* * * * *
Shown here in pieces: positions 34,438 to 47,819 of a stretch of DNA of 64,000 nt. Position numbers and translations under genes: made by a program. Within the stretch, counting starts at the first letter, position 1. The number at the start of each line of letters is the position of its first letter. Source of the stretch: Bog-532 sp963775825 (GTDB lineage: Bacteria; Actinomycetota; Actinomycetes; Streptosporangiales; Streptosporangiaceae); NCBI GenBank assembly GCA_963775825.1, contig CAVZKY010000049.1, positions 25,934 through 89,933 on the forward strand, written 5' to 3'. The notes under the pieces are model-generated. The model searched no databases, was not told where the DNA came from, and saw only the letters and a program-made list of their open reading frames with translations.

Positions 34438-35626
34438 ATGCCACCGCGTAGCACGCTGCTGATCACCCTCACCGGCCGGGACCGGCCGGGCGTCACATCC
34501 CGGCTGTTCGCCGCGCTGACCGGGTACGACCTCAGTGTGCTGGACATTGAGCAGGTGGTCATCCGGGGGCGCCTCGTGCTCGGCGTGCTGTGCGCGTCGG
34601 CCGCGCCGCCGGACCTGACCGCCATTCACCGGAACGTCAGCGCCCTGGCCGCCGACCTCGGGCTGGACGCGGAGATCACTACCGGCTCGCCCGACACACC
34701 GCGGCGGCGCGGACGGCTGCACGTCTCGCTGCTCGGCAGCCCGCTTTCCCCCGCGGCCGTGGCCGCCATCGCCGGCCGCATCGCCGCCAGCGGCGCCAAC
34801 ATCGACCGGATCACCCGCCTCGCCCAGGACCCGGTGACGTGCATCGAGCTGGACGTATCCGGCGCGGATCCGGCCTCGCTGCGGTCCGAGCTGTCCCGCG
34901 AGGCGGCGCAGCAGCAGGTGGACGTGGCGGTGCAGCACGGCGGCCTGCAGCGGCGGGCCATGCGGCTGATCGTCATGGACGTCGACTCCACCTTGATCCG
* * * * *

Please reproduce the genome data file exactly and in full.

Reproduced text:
Shown here in pieces: positions 34,438 to 47,819 of a stretch of DNA of 64,000 nt. Position numbers and translations under genes: made by a program. Within the stretch, counting starts at the first letter, position 1. The number at the start of each line of letters is the position of its first letter. Source of the stretch: Bog-532 sp963775825 (GTDB lineage: Bacteria; Actinomycetota; Actinomycetes; Streptosporangiales; Streptosporangiaceae); NCBI GenBank assembly GCA_963775825.1, contig CAVZKY010000049.1, positions 25,934 through 89,933 on the forward strand, written 5' to 3'. The notes under the pieces are model-generated. The model searched no databases, was not told where the DNA came from, and saw only the letters and a program-made list of their open reading frames with translations.

Positions 34438-35626
34438 ATGCCACCGCGTAGCACGCTGCTGATCACCCTCACCGGCCGGGACCGGCCGGGCGTCACATCC
34501 CGGCTGTTCGCCGCGCTGACCGGGTACGACCTCAGTGTGCTGGACATTGAGCAGGTGGTCATCCGGGGGCGCCTCGTGCTCGGCGTGCTGTGCGCGTCGG
34601 CCGCGCCGCCGGACCTGACCGCCATTCACCGGAACGTCAGCGCCCTGGCCGCCGACCTCGGGCTGGACGCGGAGATCACTACCGGCTCGCCCGACACACC
34701 GCGGCGGCGCGGACGGCTGCACGTCTCGCTGCTCGGCAGCCCGCTTTCCCCCGCGGCCGTGGCCGCCATCGCCGGCCGCATCGCCGCCAGCGGCGCCAAC
34801 ATCGACCGGATCACCCGCCTCGCCCAGGACCCGGTGACGTGCATCGAGCTGGACGTATCCGGCGCGGATCCGGCCTCGCTGCGGTCCGAGCTGTCCCGCG
34901 AGGCGGCGCAGCAGCAGGTGGACGTGGCGGTGCAGCACGGCGGCCTGCAGCGGCGGGCCATGCGGCTGATCGTCATGGACGTCGACTCCACCTTGATCCG